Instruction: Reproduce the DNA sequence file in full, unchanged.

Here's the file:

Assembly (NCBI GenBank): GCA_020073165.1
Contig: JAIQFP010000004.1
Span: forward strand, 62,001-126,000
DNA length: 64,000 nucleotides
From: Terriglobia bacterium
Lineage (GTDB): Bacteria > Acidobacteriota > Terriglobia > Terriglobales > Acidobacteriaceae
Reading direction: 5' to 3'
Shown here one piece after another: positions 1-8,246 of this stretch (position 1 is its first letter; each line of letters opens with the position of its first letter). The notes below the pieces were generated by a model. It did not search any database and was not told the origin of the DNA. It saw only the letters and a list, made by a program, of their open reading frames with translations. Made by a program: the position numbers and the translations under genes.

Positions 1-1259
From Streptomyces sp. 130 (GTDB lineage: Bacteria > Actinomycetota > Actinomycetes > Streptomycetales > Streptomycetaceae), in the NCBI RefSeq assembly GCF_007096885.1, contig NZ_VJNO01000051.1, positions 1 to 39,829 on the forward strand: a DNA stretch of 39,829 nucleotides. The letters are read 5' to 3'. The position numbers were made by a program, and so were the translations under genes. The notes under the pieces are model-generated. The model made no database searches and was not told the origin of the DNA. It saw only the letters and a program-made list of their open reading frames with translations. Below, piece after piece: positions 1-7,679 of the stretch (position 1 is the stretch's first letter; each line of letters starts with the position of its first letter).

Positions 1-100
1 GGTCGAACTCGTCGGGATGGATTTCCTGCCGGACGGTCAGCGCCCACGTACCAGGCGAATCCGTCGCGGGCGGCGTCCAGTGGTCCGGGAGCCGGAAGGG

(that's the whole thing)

Assembly (NCBI GenBank): GCA_020073165.1
Contig: JAIQFP010000004.1
Span: forward strand, 62,001-126,000
DNA length: 64,000 nucleotides
From: Terriglobia bacterium
Lineage (GTDB): Bacteria > Acidobacteriota > Terriglobia > Terriglobales > Acidobacteriaceae
Reading direction: 5' to 3'
Shown here one piece after another: positions 1-8,246 of this stretch (position 1 is its first letter; each line of letters opens with the position of its first letter). The notes below the pieces were generated by a model. It did not search any database and was not told the origin of the DNA. It saw only the letters and a list, made by a program, of their open reading frames with translations. Made by a program: the position numbers and the translations under genes.

Positions 1-1259
From Streptomyces sp. 130 (GTDB lineage: Bacteria > Actinomycetota > Actinomycetes > Streptomycetales > Streptomycetaceae), in the NCBI RefSeq assembly GCF_007096885.1, contig NZ_VJNO01000051.1, positions 1 to 39,829 on the forward strand: a DNA stretch of 39,829 nucleotides. The letters are read 5' to 3'. The position numbers were made by a program, and so were the translations under genes. The notes under the pieces are model-generated. The model made no database searches and was not told the origin of the DNA. It saw only the letters and a program-made list of their open reading frames with translations. Below, piece after piece: positions 1-7,679 of the stretch (position 1 is the stretch's first letter; each line of letters starts with the position of its first letter).

Positions 1-100
1 GGTCGAACTCGTCGGGATGGATTTCCTGCCGGACGGTCAGCGCCCACGTACCAGGCGAATCCGTCGCGGGCGGCGTCCAGTGGTCCGGGAGCCGGAAGGG